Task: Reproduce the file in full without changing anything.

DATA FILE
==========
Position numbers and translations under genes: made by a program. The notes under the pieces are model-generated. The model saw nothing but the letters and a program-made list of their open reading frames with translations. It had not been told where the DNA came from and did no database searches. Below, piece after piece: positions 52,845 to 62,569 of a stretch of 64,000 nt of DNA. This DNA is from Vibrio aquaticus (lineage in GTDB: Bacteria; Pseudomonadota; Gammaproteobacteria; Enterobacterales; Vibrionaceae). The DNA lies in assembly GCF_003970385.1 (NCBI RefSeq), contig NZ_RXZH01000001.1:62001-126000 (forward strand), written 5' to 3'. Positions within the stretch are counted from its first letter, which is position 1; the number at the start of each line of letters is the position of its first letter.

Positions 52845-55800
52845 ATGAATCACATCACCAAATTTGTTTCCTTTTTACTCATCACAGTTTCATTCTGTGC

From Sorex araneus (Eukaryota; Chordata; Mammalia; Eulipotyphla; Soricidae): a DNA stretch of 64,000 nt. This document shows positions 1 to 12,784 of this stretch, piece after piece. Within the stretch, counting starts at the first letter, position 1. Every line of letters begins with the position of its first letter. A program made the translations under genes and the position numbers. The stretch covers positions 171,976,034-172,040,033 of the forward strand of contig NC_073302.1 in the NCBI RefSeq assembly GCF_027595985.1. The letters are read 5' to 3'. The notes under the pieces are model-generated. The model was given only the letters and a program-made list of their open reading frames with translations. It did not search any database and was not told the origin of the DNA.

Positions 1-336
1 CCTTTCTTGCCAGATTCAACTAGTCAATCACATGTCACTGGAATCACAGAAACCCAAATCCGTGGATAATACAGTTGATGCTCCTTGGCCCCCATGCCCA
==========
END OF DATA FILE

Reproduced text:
Position numbers and translations under genes: made by a program. The notes under the pieces are model-generated. The model saw nothing but the letters and a program-made list of their open reading frames with translations. It had not been told where the DNA came from and did no database searches. Below, piece after piece: positions 52,845 to 62,569 of a stretch of 64,000 nt of DNA. This DNA is from Vibrio aquaticus (lineage in GTDB: Bacteria; Pseudomonadota; Gammaproteobacteria; Enterobacterales; Vibrionaceae). The DNA lies in assembly GCF_003970385.1 (NCBI RefSeq), contig NZ_RXZH01000001.1:62001-126000 (forward strand), written 5' to 3'. Positions within the stretch are counted from its first letter, which is position 1; the number at the start of each line of letters is the position of its first letter.

Positions 52845-55800
52845 ATGAATCACATCACCAAATTTGTTTCCTTTTTACTCATCACAGTTTCATTCTGTGC

From Sorex araneus (Eukaryota; Chordata; Mammalia; Eulipotyphla; Soricidae): a DNA stretch of 64,000 nt. This document shows positions 1 to 12,784 of this stretch, piece after piece. Within the stretch, counting starts at the first letter, position 1. Every line of letters begins with the position of its first letter. A program made the translations under genes and the position numbers. The stretch covers positions 171,976,034-172,040,033 of the forward strand of contig NC_073302.1 in the NCBI RefSeq assembly GCF_027595985.1. The letters are read 5' to 3'. The notes under the pieces are model-generated. The model was given only the letters and a program-made list of their open reading frames with translations. It did not search any database and was not told the origin of the DNA.

Positions 1-336
1 CCTTTCTTGCCAGATTCAACTAGTCAATCACATGTCACTGGAATCACAGAAACCCAAATCCGTGGATAATACAGTTGATGCTCCTTGGCCCCCATGCCCA